Weeks with weather like we’re having now are considered AWESOME by those of us who practice a type of Tactical Urbanism called “Guerrilla Gardening“. This involves private individuals and small groups taking action to covertly re-green and add value to spaces and places in a community by planting fruiting shrubs, flowers, or herbs… as much as possible with plants native to the area, and usually with secondary purposes such as medicinal or pollinator-attractors.
Sometimes it is as simple as lobbing some “seed bombs” (a mix of compost, seeds for local wildflowers, and clay) onto a vacant lot, median, or endless lawn in an industrial/corporate park. Adds color, variety, and supports pollinators.
Other times it increases the productivity of ornamental-only fruit trees (like “flowering pears”) by grafting branches from fruiting varieties. As disconnected as we’ve becoming by “zoning” food production away from our homes, this can be a great way (and sometimes the only way) to give suburban kids some connection to where fruit really comes from.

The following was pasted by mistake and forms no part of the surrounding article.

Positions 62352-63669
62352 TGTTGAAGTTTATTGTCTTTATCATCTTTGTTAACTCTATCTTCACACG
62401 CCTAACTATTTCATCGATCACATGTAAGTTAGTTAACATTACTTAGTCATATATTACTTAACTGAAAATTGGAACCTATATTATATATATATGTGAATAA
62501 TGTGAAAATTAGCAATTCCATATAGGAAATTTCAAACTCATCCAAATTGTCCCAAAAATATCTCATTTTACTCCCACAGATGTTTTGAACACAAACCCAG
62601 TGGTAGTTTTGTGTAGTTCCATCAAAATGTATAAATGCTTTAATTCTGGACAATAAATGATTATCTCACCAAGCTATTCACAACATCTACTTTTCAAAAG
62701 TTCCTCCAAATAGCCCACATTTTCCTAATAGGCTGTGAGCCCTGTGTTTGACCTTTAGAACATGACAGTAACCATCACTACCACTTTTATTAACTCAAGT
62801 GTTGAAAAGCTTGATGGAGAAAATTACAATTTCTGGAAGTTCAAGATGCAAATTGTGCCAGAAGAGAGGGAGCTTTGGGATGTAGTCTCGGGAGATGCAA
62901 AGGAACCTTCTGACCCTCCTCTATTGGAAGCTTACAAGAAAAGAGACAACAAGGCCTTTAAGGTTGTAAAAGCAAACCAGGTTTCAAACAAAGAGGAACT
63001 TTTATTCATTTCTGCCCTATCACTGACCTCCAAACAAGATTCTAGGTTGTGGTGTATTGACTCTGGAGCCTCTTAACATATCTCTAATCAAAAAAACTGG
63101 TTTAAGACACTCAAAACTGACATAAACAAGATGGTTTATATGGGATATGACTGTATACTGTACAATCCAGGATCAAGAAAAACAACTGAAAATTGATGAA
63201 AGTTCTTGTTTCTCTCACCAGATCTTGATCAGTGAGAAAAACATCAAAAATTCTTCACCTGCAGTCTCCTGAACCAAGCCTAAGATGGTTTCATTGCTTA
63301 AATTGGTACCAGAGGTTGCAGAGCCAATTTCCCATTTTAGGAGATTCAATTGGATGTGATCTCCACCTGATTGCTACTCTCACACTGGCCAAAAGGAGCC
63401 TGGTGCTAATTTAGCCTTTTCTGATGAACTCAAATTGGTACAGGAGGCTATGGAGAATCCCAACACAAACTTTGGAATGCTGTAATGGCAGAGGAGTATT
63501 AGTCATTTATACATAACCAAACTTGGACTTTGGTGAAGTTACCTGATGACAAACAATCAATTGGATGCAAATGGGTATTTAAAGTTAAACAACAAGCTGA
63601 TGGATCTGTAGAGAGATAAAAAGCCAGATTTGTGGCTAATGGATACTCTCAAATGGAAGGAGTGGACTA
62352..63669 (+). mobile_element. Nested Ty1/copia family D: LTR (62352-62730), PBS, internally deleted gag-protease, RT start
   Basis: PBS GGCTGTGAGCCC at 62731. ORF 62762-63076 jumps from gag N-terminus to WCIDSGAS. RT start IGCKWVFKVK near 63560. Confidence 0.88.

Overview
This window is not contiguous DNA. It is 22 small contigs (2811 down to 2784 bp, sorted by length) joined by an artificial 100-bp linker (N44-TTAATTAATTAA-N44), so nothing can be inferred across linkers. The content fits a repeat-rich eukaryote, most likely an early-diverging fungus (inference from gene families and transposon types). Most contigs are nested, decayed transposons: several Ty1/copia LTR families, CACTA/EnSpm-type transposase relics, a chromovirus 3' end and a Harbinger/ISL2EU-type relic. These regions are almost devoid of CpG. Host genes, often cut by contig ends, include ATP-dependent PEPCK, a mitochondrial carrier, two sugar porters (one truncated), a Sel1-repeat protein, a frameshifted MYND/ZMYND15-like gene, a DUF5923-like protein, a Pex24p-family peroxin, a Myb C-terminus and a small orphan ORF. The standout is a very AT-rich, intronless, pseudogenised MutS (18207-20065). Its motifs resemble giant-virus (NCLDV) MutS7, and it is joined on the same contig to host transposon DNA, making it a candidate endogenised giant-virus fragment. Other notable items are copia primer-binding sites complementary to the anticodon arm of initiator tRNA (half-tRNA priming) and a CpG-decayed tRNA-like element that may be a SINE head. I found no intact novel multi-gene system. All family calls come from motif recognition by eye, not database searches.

What we especially like is “Edible Landscaping” with perennials like berries. A dozen thorn-less blackberry or raspberry starts easily fit in a shoulder bag. Taking a walk or bike ride around the villages to scout-out good spots; what looks like someone stopping to tie their shoes is really a quick scoop with a hand trowel, planting the start along with a handful of compost, a firming of the soil with a footstep, and the “walk” resumes.
In a year or two, kids playing in that corner of the park or walking to school, or a family gathering to watch fireworks, or cycling around the village, or commuters waiting for their train make the happy discovery of a handful of fresh berries.
When the pendulum swings some more in the current direction, as we come down from the “high” of excess consumerism and waste and return more to a “middle ground”, we’ll see more actions like these become common (and sometimes incorporated into code).